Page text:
The Persian poet Hafiz, one of Islam’s mystical lovers of God, offers this tiny, remarkable poem, “It Felt Love,” about spiritual opening to God and unfolding in that love.
It felt the encouragement of light
We all remain
Frightened.The Gift: Poems by Hafiz the Great Sufi Master, Daniel Ladinsky, trans. (New York: Penguin Compass, 1999) 121.
In more than one religion and culture, the rose is a symbol of both romantic and mystical love. When evoked in relationship to spirituality, the rose often stands for one’s soul, one’s full opening to God, and one’s full blossoming into spiritual maturity under the warmth of God’s unconditional and very personal love. Although each of us longs for this fullness of love’s embrace from God, who is Love itself, the human condition is such that we pull away from it and often remain too frightened to allow God sufficient access to transform us utterly. Indeed, “How did the rose ever open its heart and give to this world all its beauty?” Hafiz compresses into these few lines an intuition about both our mission in the world, the result of our discipleship, and the necessary opening to intimacy with God that infuses us with the warmth of God’s love. Unless we experience the light of God’s loving touch, we remain too frightened to enter into the fullness of life God offers us. We remain closed buds, stuck in our growth process, closed in upon ourselves and defended against the coaxing rays of the sun’s inviting us into full bloom. Not only do we remain closed in on ourselves, but we also deprive the world of our beauty. Authentic spiritual life has consequences for the world. Once we have received this enlivening light, God’s love moves through us in concrete loving actions, social justice, and prophetic witness in the world. In this circle of Divine-human intimacy, every rose that “opens its heart and gives to this world all its beauty” is a cause for amazement and gratitude.
01. The Need for Spiritual Direction
Precisely because spiritual growth both frightens and attracts us, we often feel the need of a spiritual director, soul friend, or companion to encourage us and urge us to respond to the unique way God communicates with each of us. As Augustine comments in his “Homily on Psalm 121,” “In this life we shall sometimes meet companions who have seen the holy city and who urge us to hasten there.”“Homilies on the Psalms” in Augustine of Hippo: Selected Writings, Mary T. Clark, ed. and trans. The Classics of Western Spirituality (New York: Paulist Press, 1984) 232. Those who have experienced spiritual awakening and who desire to cultivate their personal relationship with God beyond the ordinary communal forms of worship, service, and discipleship frequently experience some form of spiritual isolation or loneliness. We look for others or simply another who has greater experience in contemplative prayer and wisdom about the life choices that follow this opening to the Divine Presence in more pervasive and consistent ways than ourselves. We may seek the support of another to whom we can confidently open our hearts in order to remain faithful to our own inner and outer disciplines of the spirit and to discern with another where God is leading or what is unfolding in the present moment. Spiritual direction thus offers us company and encouragement on our journey toward God and keeps us honest about this journey as we candidly open our hearts to another.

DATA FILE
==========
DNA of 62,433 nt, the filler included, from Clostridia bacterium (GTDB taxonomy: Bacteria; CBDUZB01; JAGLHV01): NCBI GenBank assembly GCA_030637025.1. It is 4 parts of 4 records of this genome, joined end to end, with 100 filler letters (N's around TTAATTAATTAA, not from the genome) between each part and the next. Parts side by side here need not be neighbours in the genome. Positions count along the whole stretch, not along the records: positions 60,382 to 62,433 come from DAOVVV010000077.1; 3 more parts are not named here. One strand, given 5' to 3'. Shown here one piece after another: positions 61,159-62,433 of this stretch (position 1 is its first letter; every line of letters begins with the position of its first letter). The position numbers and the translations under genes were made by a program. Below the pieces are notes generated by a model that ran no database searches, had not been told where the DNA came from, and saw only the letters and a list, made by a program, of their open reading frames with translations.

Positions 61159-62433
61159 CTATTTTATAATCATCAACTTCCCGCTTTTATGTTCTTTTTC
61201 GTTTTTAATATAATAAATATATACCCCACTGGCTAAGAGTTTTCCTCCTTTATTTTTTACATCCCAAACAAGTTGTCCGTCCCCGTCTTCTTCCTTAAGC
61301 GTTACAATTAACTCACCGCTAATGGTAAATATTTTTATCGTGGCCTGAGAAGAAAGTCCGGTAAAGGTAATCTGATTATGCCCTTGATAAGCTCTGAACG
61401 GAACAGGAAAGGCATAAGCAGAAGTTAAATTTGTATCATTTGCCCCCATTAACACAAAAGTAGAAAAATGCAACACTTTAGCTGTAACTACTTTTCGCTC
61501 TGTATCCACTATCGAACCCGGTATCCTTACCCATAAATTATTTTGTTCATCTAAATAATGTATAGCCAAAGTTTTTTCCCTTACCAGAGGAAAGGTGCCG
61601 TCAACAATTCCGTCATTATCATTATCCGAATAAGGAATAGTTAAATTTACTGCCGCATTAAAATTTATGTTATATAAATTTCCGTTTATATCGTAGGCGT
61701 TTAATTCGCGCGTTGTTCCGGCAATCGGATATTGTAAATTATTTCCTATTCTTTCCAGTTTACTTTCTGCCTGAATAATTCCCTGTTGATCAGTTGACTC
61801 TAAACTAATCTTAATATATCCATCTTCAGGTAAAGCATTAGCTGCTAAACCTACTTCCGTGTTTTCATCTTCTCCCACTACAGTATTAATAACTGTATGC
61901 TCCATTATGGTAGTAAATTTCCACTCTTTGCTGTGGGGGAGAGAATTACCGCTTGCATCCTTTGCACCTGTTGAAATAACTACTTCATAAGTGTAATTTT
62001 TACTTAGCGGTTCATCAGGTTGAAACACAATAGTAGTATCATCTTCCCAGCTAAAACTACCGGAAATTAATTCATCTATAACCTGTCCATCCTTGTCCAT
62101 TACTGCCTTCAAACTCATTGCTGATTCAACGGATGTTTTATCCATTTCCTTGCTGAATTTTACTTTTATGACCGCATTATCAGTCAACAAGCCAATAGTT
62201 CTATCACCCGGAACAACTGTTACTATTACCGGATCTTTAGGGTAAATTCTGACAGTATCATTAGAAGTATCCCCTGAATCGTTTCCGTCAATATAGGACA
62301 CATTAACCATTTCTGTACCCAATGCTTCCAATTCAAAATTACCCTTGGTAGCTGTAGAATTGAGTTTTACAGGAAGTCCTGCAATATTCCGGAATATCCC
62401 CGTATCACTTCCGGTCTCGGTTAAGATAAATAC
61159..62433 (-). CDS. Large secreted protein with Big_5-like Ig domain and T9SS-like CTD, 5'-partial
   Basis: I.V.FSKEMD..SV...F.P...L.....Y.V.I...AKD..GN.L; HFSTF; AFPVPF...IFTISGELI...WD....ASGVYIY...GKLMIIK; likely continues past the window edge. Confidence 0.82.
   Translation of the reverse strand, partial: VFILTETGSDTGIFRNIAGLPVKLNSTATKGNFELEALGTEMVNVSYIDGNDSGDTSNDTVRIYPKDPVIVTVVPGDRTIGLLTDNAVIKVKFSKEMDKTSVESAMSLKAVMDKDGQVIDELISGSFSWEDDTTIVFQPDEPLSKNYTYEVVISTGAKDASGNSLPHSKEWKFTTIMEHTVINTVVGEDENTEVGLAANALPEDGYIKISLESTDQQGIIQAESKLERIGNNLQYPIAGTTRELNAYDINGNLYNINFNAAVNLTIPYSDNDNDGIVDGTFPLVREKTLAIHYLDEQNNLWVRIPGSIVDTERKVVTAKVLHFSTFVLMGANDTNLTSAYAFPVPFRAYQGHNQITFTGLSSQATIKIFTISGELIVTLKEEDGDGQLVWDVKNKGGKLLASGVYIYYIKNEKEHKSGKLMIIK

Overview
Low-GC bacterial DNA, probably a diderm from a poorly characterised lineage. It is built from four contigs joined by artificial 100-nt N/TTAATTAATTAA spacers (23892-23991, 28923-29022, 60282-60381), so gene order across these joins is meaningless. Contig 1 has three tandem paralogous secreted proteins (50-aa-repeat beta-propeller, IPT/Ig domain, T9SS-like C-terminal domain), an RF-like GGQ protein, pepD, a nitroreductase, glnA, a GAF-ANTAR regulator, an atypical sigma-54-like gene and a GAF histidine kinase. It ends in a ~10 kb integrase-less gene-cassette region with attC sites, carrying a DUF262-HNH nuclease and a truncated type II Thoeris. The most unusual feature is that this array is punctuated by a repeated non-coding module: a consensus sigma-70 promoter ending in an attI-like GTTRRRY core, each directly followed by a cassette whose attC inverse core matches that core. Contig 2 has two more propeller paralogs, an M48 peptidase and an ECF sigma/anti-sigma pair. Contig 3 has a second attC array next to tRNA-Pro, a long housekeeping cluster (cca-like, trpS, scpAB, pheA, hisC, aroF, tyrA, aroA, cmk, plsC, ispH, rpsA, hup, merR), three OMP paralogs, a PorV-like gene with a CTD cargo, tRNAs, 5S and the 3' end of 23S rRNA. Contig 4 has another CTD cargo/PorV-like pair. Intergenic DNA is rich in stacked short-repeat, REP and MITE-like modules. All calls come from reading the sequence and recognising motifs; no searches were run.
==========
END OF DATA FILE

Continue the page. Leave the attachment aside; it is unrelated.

Within Christian tradition, such a person who has grown wise in the ways of God and who offers guidance to another when asked has been called a spiritual director. Although this language of spiritual director and directee (the one seeking direction) was largely identified with the Roman Catholic tradition, it is rapidly becoming more acceptable within Protestant and Evangelical communities, as well as within other religious traditions.
Every major religious tradition has embodied the function of spiritual guidance, often in a variety of places. Frequently, it was attached to ordained leadership but also to spiritual teachers recognized for their wisdom and discernment. The written word of God in both the Hebrew and Christian Scriptures constitutes a form of spiritual guidance in the wisdom teachings. God continues to speak to us and guide us when we prayerfully contemplate these sacred writings. For Christians, Jesus was clearly a man led by the Spirit who taught from his God-inspired inner authority. His followers called him Rabbi, Teacher, and themselves disciples, learners of this way. Within Christian tradition, those whom others recognize for their God-inspired wisdom and who make themselves available to offer counsel have received a charism of spiritual direction for building up the community through their companioning of individuals or small groups. The great mothers and fathers in the fourth-century desert exemplified this calling in these very particular conditions.